Spire Inaugural Issue
A Letter From the Editor
To residents of Maine and broader communities,
It is my immense pleasure to introduce the inaugural issue of Spire: The Maine Journal of Conservation and Sustainability.
As an environmental journal created both in and for Maine, Spire is the first of its kind. The aim of this online publication is to broaden visibility around environmental concerns by showcasing work across the disciplines, helping to put Maine “on the map” as it leads efforts toward sustainable practices and the conservation of habitat and wildlife.
Spire is run by a team of graduate students at the University of Maine, with involvement from faculty members and a distinguished Advisory Board. Much like our authors, the students who make up Spire’s Editorial Team hail from a wide range of academic fields, uniting their various backgrounds and skillsets in a shared undertaking that welcomes diverse voices.
Are They Weeds or a Life Force? Or Sustainability on the Edge
Frank Drummond, Elissa Ballman, and Judith Collins
Abstract: In 2014 and 2015 we surveyed 28 wild blueberry fields in Hancock, Knox, Waldo, and Washington Counties, Maine. We assessed and recorded the diversity, richness, and total abundance of flowering wildflowers along field edges. We also measured the foraging density of the bee community in these fields during bloom. Wildflowers are often considered weeds by blueberry growers. Wildflower taxa richness was quite high in many of the wild blueberry fields, mean of 11 taxa / field. We found that wildflower or weed density increased through the season both years and that wildflower taxa richness was significantly greater along field edges compared to the field interior. Wildflower richness was correlated with wildflower taxa diversity… Continue Reading
The Broken Bird? The Mystery of Loon Etymology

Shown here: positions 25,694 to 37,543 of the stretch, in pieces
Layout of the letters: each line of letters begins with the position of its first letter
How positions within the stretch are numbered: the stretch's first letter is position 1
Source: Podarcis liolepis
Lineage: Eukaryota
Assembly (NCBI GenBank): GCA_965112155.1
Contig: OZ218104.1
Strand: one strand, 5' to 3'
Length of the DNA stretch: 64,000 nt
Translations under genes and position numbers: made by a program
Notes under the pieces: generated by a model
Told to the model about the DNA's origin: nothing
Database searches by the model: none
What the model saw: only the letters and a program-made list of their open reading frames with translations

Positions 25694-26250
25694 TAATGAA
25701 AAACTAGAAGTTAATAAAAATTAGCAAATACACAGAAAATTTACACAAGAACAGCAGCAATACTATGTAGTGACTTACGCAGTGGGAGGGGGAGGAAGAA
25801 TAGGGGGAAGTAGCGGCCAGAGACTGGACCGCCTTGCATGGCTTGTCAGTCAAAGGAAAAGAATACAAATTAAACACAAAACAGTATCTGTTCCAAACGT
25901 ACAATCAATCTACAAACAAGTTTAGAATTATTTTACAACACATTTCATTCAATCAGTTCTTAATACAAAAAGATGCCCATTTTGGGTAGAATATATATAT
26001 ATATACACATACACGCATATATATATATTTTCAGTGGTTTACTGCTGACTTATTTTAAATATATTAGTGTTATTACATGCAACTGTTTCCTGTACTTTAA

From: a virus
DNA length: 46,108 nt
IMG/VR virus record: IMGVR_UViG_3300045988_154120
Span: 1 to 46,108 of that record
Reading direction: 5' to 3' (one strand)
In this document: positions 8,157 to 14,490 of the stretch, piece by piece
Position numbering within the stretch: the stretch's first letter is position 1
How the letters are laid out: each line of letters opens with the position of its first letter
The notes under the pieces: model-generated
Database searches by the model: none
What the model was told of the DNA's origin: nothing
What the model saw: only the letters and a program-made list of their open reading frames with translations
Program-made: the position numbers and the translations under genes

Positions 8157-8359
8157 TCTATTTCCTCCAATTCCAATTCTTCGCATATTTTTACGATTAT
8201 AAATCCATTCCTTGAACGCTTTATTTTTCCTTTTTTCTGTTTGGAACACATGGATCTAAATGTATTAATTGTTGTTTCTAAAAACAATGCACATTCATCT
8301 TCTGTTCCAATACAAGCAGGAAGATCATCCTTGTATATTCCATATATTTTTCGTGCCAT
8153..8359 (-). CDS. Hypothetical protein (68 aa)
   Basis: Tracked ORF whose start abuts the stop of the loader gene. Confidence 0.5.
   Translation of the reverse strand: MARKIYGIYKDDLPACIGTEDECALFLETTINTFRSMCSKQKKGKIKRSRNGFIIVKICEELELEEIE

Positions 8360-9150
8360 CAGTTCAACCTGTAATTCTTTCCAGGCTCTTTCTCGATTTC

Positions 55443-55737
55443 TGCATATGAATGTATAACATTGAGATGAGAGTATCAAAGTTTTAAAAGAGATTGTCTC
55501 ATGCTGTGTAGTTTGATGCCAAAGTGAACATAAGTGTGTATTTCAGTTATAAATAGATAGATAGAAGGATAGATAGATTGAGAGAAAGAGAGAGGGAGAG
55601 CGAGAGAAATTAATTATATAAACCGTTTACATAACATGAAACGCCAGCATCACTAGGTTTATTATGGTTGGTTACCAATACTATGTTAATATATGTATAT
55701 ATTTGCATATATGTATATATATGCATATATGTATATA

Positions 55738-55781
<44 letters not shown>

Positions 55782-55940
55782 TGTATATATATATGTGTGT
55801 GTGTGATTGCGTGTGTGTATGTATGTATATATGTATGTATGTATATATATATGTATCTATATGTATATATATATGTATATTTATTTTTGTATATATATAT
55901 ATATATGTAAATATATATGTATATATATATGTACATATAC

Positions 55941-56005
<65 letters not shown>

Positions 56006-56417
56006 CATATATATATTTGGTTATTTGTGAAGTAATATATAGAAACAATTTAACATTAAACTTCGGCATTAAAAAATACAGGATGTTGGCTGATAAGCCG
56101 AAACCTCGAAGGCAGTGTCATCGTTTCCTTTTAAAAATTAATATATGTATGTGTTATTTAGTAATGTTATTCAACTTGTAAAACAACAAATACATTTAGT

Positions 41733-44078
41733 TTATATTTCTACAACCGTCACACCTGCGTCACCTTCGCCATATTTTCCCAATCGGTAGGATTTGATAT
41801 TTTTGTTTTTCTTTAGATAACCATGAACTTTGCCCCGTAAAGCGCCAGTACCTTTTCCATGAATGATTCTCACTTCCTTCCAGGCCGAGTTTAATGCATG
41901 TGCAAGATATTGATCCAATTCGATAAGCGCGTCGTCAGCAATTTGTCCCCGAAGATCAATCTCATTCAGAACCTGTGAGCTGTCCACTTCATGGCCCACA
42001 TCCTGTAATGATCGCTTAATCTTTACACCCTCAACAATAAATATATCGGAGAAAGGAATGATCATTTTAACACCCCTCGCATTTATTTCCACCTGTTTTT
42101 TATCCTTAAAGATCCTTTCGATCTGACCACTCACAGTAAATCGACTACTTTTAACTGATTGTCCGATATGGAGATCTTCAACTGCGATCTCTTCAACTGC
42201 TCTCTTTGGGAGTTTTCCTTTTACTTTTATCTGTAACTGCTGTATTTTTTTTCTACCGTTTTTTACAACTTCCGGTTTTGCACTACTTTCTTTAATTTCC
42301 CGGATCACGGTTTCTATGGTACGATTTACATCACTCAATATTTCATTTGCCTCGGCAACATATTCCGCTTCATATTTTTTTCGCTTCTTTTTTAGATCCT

“There’s a large bird lying on the beach with its legs broken—what can I do?”
Wildlife helpline call centers in Florida routinely respond to this kind of call—the concerned caller has often encountered a stranded Common Loon, or Gavia Immer. The loon has very heavy bones—they haven’t the airy mesh of trussed marrow common to most other flying birds. Their bones are solid straight through, like those of the cormorant and penguin—likewise thick, oily, diving birds… Continue Reading
What We Should be Learning from Syria: Climate, Planning and Worst Case Scenarios
Kimberley Rain Miner
In the last few years, scholars1 have discussed the compounding effect of climate stressors and political unrest in Arab nations leading up to the Arab Spring uprisings.2 They have highlighted the environmental changes that led up to the regime changes… Continue Reading
Eden & Ruin: Monhegan’s Island Shepherd
Understanding a local celebrity like Ray Phillips is a daunting task. After a considerable amount of time investigating his story and writing about it, I still feel myself working clumsily with the details of his life. Central to my uneasiness is an ever-present, irksome sense of insurmountable distance. Ray’s daily horizon must have been very different from my own. I approach Ray Phillips far removed from the time and place of his circumstances. I was born nearly forty years after he died. I have lived in Maine for four years… Continue Reading
Disposal of Medical Wastes from Infectious Hospitalized Patients: A Mandate for Re-Examining Current Practices
Current disposal processes were implemented in the 1980s when the focus was on preventing contagion from human blood and blood contaminated products. Medical solid waste challenges have evolved over the last three decades, and now include a need to… Continue Reading
What’s next for Maine’s forests? Mill Town and Statewide Community Perspectives on the Value, Management, and Future of Maine Forests
Julia B. McGuire, Jessica E. Leahy, Mindy S. Crandall, James A. Marciano, Robert J. Lilieholm
At near 90% forest cover, Maine is one of the most forested states in the U.S. (McCaskill et al. 2011). This plentiful natural resource and the forest products industry that capitalizes on those resources have been integral to the economic and social identity of Maine for centuries (Judd 2007). However, Maine’s forests and the people and industries that rely upon them are undergoing rapid change (Ohm 2016). These changes are a result of myriad causes and have different effects across the state… Continue Reading